Here's a scary thought: How good are the Broncos if quarterback Peyton Manning is the second-best player on the team?
The most valuable player on the Denver roster could be a subject of heated debate. But let there be no doubt. The dance contest is over. Who has the hottest dance moves on the Broncos?
"You know, I think I'm running away with it," Miller told me, during a recent, rare, boastful moment at Denver's practice facility. "I've been getting a lot of practice. And practice makes perfect."
Denver not only buried San Diego on Sunday, the Broncos destroyed the scared-of-his-shadow quarterback formerly known as Philip Rivers. Miller danced on the Chargers' grave in a 30-23 victory.
Impossible has become just another chore on the honey-do list for Miller. With three sacks against the Chargers, the second-year pro now has recorded 24.5 in his first 25 NFL games, evoking memories of the late, great Derrick Thomas.
"To be a great pass rusher in my opinion ... you've got to have a relentless pursuit and a fanatical effort to the ball," Miller said after his team's fifth consecutive victory. "You look around at the great linebackers playing now from DeMarcus Ware to Clay Matthews, and they have fanatical effort and relentless pursuit to the ball. I just try to apply that to my game."
Where does Miller go from here? The relentless pursuit of NFL history.
Since the sack became an official league statistic 30 years ago, only eight players have recorded as many as 20 in a single season. Nobody has taken down the quarterback more than the 22.5 times Michael Strahan did in the name of mayhem and the New York Giants in 2001.
Before this 16-game campaign is done, Miller could be dancing with legends and breaking an NFL record. "Derrick Thomas. To be even in the same breath with that guy is humbling," Miller said.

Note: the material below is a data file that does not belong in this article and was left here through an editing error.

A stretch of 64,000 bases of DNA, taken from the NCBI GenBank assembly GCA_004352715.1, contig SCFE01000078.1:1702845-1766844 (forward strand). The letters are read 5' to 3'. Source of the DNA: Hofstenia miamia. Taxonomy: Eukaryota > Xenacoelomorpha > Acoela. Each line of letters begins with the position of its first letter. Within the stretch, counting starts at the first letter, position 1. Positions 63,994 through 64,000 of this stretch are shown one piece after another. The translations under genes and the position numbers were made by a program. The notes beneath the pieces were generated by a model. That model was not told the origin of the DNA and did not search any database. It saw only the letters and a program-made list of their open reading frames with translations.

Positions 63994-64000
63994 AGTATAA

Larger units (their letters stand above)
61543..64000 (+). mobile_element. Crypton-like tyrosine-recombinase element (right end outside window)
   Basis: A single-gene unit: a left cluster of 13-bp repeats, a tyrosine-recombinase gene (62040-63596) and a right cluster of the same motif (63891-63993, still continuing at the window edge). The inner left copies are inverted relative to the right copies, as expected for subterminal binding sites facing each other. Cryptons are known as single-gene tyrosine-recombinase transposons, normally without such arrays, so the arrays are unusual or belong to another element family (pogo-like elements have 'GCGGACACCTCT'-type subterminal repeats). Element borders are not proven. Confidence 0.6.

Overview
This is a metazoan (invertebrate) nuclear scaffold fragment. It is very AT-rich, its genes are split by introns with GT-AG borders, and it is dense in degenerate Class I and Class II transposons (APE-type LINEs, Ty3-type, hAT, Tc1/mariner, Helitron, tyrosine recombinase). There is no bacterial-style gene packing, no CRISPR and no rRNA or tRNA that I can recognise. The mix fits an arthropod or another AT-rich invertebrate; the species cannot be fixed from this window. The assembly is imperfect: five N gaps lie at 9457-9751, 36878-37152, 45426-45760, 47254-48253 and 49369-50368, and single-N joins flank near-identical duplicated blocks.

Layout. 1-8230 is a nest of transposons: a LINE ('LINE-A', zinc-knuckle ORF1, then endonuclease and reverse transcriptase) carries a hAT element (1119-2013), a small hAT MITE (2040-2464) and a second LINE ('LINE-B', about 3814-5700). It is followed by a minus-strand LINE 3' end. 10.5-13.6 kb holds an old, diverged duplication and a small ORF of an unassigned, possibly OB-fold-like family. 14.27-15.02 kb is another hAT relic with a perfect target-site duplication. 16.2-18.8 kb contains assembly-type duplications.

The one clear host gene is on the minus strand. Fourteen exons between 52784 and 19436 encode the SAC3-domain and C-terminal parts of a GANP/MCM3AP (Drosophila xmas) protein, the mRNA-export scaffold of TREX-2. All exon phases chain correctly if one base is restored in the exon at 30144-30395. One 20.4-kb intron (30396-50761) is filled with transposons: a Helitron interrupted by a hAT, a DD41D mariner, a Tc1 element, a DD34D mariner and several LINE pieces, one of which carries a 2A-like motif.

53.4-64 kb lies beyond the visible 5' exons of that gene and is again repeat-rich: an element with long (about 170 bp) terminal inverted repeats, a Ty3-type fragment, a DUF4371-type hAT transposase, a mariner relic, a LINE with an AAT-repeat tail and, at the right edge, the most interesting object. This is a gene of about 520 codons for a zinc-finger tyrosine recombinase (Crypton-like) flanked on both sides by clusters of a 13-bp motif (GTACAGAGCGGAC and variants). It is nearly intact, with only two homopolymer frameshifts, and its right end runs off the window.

Wouldn't you hate to be Rivers, trying to go to sleep with visions of Miller in your head?
- More photos from field-level for Broncos-Chargers game Nov. 18.
- Analyze the DEN-SD boxscore.
- Evaluate the latest team numbers on the Broncos Stats Page.
- Evaluate Chargers Stats Page.
- Find analysis, notes and buzz on First-and-Orange Broncos blog.
- Contribute to The Bronco Bus fan forum.
- Ask Mike Klis about the game in the Broncos Mailbag.
- Scan Broncos 2012 schedule.
The beauty is simple anatomy. The brain of a quarterback resides behind the thin curtain of his brave face. Get in the face of the QB often enough and you mess with the mind of even a seasoned NFL veteran. Rivers is one tough dude. But he spent much of the afternoon as antsy as a man tiptoeing across the interstate, hoping the big, orange No. 58 bus didn't flatten him.
"As a pass rusher, it's all about getting from point A to point B as fast as I can," Miller said.
We hold the destructive power of his sacks to be self-evident. So let's focus on a single play against San Diego, a snap when Miller didn't actually record a takedown of Rivers.
With 9 minutes, 18 seconds remaining in the fourth quarter and Denver holding a 27-16 lead, the Chargers threw caution to the wind and went for it on fourth down. Rivers barked signals at Denver's 46-yard line. San Diego assigned a receiver to slow Miller with a chip block at the point of attack, funneling the linebacker toward the heavy traffic in the middle of the line.
Miller, however, relentlessly swam through the debris to the point where Rivers was ready to unload his pass, and flew at the San Diego quarterback with a leap that would do Superman proud.
The result of Miller's mayhem? An interception by Denver safety Jim Leonhard.
If numbers had a sense of justice, Miller would have been credited with half a turnover.
Manning has changed everything for Denver, transforming the Broncos from a team with little more than a Tim Tebow prayer in the playoffs into a legitimate Super Bowl contender.
But the growth of the Denver defense, given its imagination by coordinator Jack Del Rio and its bite by Miller, allows the Broncos a shot at knocking off Tom Brady or whatever quarterback gets in their way during the playoffs.
"Coach Del Rio, he's like a wizard," Miller said. "But I think it all starts with the players."
The noise made by this Denver defense begins with Miller.
Get up, everybody. And crank the music.
Miller is a sack-dancing fool.